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A Mother's Wisdom


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With age comes wisdom, and moms and maternal figures in our lives are great curators for some of life's best tips and tricks. Whether it be the recipe cards she gifted you, the sayings she said around the dinner table, or the advice she patiently gave you over the phone (even if it was the seventh call that day), our moms are there for us to pass on their greatest lessons. In our life story books, we capture not only the lives they’ve led, but also the advice they wish to leave behind for children, grandchildren and future generations. From lessons on marriage, parenthood, and life, there’s nothing like a mother’s wisdom. Here are some recent favorites:  


On Marriage:

“I tricked my husband into marrying me! He thought I knew how to cook, but I had no idea what I was doing. I’d call my mother every day and ask questions like, ‘Mom, how do I roast a chicken?!?’ It never looked or tasted the same. It took me a while to learn her tricks.”

- Jeanette G. 


“You have to be careful who you marry! Chemistry is important—I shared that with my daughters! My husband has been a good father, a wonderful man, and he’s still crazy about me after all these years.”

- Corinne M. 


“When you have a fight or an argument, which you will, learn to move on. You can’t walk away over a disagreement. Don’t take things so seriously.”

- Agnes G. 


“You have to really care for each other. You argue, but then it’s over and it passes. No marriage is perfect. You just hope there are more good times than bad and thank God for that.”

-Tina S. 


On Parenting:

“When kids get older, it gets much trickier! To stay connected, you have to learn who they are and what drives them. Through parenting, I learned to be a better listener. Sometimes, you just need to listen, and let kids be bored! Parenting is a tough and exhausting job, but it’s a good kind of work.”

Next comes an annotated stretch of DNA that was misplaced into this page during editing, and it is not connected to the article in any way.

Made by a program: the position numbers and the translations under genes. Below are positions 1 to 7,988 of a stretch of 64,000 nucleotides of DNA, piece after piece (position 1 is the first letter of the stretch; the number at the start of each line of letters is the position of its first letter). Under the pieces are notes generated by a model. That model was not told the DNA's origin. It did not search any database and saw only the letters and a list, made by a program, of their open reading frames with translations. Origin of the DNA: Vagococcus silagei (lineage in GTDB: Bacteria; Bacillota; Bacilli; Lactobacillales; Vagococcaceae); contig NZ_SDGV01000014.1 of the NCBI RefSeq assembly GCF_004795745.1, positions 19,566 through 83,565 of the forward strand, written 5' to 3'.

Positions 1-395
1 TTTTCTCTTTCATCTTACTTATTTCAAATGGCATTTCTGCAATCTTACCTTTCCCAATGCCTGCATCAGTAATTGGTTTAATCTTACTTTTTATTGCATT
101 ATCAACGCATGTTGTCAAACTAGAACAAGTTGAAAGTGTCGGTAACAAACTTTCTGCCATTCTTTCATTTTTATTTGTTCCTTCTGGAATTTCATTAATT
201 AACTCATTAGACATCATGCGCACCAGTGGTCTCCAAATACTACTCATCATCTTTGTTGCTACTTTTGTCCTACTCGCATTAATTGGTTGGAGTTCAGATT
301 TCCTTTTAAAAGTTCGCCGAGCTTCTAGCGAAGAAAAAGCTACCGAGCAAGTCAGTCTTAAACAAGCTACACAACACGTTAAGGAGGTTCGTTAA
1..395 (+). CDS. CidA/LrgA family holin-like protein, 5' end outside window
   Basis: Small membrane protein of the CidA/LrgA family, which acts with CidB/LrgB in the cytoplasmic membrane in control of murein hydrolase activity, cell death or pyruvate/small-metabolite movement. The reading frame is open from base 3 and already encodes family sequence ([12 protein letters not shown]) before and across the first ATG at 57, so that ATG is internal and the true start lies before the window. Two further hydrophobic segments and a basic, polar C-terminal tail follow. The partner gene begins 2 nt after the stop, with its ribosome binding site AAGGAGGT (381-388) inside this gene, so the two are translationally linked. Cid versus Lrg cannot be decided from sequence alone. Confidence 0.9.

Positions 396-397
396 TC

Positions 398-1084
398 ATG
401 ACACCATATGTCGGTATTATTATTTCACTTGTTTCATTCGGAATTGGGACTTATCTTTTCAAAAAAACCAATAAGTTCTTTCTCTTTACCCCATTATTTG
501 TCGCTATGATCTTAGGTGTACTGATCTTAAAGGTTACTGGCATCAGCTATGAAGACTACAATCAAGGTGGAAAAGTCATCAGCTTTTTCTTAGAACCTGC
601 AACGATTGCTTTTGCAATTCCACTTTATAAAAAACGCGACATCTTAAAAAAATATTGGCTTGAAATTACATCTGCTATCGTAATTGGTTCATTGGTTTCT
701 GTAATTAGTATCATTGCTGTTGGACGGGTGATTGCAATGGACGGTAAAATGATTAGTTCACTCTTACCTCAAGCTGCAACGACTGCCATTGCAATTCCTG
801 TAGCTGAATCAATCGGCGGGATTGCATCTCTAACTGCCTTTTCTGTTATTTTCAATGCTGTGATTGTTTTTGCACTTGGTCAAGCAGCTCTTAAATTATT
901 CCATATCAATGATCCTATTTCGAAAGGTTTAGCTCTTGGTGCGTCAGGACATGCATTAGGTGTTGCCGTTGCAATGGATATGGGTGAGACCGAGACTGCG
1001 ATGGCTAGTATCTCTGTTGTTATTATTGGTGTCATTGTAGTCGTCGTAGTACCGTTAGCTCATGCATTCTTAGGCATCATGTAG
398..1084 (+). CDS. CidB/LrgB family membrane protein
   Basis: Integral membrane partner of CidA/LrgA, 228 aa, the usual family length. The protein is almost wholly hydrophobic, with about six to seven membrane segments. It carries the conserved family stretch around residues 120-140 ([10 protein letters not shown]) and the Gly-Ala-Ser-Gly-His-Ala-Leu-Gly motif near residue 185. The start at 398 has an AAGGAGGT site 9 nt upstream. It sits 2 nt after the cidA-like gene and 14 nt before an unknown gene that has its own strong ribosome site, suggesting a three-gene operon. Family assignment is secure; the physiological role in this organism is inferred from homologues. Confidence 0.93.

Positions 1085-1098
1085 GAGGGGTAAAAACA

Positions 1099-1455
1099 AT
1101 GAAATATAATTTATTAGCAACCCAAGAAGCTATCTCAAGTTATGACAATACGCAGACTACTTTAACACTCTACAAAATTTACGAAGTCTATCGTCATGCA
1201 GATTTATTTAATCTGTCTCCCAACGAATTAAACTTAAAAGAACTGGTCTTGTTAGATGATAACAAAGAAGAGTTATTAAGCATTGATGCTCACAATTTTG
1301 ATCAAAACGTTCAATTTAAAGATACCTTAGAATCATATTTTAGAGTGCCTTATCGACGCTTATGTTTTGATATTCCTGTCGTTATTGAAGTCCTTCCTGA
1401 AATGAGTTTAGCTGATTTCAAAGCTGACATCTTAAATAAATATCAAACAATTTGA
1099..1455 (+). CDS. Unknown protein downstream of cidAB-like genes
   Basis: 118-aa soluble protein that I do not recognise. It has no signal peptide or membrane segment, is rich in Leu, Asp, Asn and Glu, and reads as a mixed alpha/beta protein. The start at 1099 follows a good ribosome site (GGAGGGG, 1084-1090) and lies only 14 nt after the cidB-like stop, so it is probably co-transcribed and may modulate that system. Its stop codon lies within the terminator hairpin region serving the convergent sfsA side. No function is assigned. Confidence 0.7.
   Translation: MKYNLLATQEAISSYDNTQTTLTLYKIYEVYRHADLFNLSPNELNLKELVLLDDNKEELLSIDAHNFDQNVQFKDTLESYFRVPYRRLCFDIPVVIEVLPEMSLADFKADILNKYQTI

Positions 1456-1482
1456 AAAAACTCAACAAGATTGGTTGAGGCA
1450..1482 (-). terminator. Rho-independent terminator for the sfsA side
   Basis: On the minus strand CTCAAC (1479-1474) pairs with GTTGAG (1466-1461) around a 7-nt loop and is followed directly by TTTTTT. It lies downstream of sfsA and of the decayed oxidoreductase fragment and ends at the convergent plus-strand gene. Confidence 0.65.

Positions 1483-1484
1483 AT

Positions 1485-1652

- Kathy T. 


“Family comes first. You can disagree, but you have to love them no matter what. Look to your parents for good examples of what this looks like in action. I hope I’ve modeled that. As long as I’m here, I will always be there for my family. I’m just a phone call away!”

- Tina S. 


On Youth and Aging:  

“If I could tell my younger self one thing, I’d tell her to enjoy it all. Times are so different now. I got married at 20. I don’t regret that. I was lucky and had a great life. I was happy. But I took things for granted, as you do when you’re young. I feel like most people do this. I’ve learned to be grateful for every day and not to take anything for granted. I’m thankful to wake up every morning. Money doesn’t buy health, so I’m grateful for that.”

-Tina S.  


“Growing up, I always wanted to be older. I wanted to be more mature and wiser. So I’d tell my younger self, you’re going to be an old lady, don’t rush it! Also, the only person who doesn’t fail, doesn’t do anything. Everyone will make mistakes, including my kids and grandkids. I just hope they don’t make too many.”

- Margarita V.


“They say that youth is wasted on the young. I wasn’t very confident when I was young, probably because I didn’t know enough! If I could go back, I’d tell myself to be more assertive. It’s important to express your thoughts and feelings. In my older years, I’ve really come into my own. I am who I am—take it or leave it! Life becomes more awesome as you get older. You start to realize you don’t have as many days ahead of you as behind you and life becomes a little more precious. Everything is a wow!”

- Laura C. 

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